The Health Ministry on Thursday evening updated the number of Israelis found to be carrying the coronavirus to 109, as the number of confirmed cases of COVID-19 in the country kept surging.
Two patients are in serious condition and five are defined as moderate, the ministry said, hours ahead of an expected announcement that all school in the country will be called off in an effort to curb the spread of the virus.
Among those who have tested positive for the virus is a six-month-old baby, according to the ministry.
Earlier in the day, the ministry said that among those diagnosed recently were two children, a 10-year-old boy and an 11-year-old girl from central Israel. The boy had recently traveled with his father to Spain.
The ministry continued publishing details of the recent whereabouts of the patients to warn the public, including two tourists who had visited a score of major hotels, restaurants and clubs in Jerusalem, Tel Aviv, the Dead Sea, Mitzpe Ramon, Acre and the Golan Heights during an organized tour on March 3-10.
The mounting cases have led ministry officials to estimate that thousands of Israelis have already been infected and haven’t been diagnosed.
The Ynet news site reported Thursday that authorities planned to dramatically increase the number of coronavirus tests performed each day, from the current 600 to more than 2,000.
The outbreak of the virus continued to disrupt schools, prisons, and some public transportation on Thursday, as hundreds more were sent into home quarantine and the government was reportedly preparing to shut schools nationwide.
Nearly one thousand students and teachers were sent home from the Nazareth Baptist School after it was discovered that a person later found to have the infection had visited the school.
In addition, a school for ultra-Orthodox girls in the West Bank settlement of Modiin Illit sent 60 students into quarantine after they were found to have visited the same location in Jerusalem’s Old City as some tourists who were later found to be infected.
The Health Ministry and Efrat Mayor Oded Revivi announced Wednesday that another of those infected was Rabbi Dov Singer, the head of the Makor Haim yeshiva, a religious high school for boys in the West Bank.
On Wednesday, the condition of an Israeli man infected with the coronavirus deteriorated. Ichilov Hospital in Tel Aviv said the patient, a 60-year-old worker at Ben Gurion Airport, was in serious condition, under sedation and hooked up to a respirator.
The airport worker had not been abroad or in knowing contact with anyone carrying the virus, and so health authorities initially declined to test him for coronavirus. He was initially admitted to Ichilov Hospital on Sunday with flu-like symptoms, but was released the next day without testing for the virus, even though he pleaded to be tested, his family said.
The man was only finally tested for the coronavirus on Tuesday when he was readmitted with pneumonia. He had not been in isolation before then, including at the hospital.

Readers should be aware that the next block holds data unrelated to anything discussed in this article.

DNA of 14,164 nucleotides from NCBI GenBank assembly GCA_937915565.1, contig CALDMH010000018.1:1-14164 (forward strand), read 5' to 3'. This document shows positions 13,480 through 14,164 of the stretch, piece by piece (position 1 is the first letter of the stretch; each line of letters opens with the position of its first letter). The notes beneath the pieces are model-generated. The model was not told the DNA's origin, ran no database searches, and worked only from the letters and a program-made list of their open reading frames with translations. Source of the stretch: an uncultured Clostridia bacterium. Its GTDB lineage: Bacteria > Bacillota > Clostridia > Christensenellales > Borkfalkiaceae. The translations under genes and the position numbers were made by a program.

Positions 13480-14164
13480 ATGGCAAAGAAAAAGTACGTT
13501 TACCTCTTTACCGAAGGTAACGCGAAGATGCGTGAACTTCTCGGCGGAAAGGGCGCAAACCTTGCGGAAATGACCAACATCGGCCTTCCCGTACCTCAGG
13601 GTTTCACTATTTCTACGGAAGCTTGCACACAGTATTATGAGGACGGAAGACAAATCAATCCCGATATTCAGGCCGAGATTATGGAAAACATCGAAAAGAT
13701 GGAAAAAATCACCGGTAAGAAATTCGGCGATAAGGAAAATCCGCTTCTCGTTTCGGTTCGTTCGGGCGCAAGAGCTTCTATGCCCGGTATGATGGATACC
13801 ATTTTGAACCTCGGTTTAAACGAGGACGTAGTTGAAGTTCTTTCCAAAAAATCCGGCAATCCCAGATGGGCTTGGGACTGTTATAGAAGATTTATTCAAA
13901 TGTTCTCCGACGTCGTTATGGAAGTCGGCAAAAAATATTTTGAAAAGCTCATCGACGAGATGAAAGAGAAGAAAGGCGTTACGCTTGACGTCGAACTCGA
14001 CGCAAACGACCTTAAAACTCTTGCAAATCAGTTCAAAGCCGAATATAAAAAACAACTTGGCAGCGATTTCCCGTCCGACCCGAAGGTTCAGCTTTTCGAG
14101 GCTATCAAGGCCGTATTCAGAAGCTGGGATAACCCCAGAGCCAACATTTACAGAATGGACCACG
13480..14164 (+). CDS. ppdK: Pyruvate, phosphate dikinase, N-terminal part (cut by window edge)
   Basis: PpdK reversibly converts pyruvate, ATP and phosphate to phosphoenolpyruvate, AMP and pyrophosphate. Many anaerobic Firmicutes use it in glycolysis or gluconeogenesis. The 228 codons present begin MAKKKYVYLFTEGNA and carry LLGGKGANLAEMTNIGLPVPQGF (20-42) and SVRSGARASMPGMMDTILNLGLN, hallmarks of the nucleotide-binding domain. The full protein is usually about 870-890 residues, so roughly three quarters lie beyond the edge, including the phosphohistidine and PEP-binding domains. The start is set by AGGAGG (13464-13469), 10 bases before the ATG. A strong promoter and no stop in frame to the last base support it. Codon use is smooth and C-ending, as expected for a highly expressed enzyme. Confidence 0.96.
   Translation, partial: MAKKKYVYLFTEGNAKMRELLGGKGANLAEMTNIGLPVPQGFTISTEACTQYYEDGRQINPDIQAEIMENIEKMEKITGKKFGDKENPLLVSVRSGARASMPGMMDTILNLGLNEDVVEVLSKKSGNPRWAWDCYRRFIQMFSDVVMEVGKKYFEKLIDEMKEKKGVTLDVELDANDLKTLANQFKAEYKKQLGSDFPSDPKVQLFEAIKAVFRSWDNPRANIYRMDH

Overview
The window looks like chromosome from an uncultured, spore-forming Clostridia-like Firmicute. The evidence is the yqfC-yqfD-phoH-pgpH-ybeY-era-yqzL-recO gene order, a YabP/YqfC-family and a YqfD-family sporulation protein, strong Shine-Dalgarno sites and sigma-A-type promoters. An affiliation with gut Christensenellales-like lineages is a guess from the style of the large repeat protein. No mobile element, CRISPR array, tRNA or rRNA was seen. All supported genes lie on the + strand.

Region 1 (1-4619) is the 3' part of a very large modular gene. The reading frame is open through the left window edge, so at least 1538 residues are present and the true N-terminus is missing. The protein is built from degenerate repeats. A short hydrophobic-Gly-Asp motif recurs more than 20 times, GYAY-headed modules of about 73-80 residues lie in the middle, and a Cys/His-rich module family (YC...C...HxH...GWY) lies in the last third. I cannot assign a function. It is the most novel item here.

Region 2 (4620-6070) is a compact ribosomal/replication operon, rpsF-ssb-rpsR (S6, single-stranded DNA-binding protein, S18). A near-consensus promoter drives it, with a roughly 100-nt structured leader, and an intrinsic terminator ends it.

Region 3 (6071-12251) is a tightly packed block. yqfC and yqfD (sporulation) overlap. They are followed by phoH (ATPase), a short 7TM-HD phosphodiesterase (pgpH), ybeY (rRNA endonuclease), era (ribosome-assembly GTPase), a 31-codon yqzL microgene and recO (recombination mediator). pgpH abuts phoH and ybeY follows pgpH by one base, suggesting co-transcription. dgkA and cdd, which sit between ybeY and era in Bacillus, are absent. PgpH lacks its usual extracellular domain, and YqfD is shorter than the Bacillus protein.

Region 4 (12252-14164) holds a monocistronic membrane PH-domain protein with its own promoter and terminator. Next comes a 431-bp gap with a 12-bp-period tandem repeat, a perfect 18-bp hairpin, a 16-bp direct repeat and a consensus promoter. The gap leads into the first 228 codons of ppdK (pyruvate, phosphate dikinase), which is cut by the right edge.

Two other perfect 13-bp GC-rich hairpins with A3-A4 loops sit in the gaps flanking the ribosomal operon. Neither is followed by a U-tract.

He was the second person in Israel with COVID-19 to be listed in serious condition. The other is a bus driver hospitalized in northern Israel who transported a group of Greek tourists who tested positive for the virus after returning home. His condition is now said to be stable.
The ministry had announced details of 12 cases on late Tuesday evening, including a 9-year-old Tel Aviv boy who had been in Madrid with his family, and a career IDF soldier who had been abroad. Both are in good condition, according to authorities.
All students at the Yoseftal Elementary School in the central town of Azor, where the boy studies, have been told to enter quarantine.
Prime Minister Benjamin Netanyahu announced Wednesday evening that Israel is limiting public events in enclosed areas to 100 people. The Health Ministry said Thursday that the ban also applies to outdoor events.
The ban includes synagogue prayer and weddings, Health Ministry director-general Moshe Bar Siman-Tov elaborated, adding that higher education institutions could hold classes online, with students studying from home, but this was not yet a formal requirement.
The Habima national theater on Thursday announced it was bringing down the curtain on performances and shutting its doors until April 30 following the announcement limiting public gatherings to 100 people. All performances at the venue in Tel Aviv and around the country have been postponed until after that time.
To curb the spread of the virus in the country, all Israelis returning from overseas are required to quarantine at home for 14 days. Non-Israeli nationals were barred from entering the country starting Thursday at 8 p.m. unless they demonstrate an ability to self-quarantine for two weeks.
The quarantine measures are among the most dramatic to be introduced by any nation in the intensifying battle against the coronavirus. On February 26, Israel had become the first country in the world to advise its citizens against all non-essential overseas travel.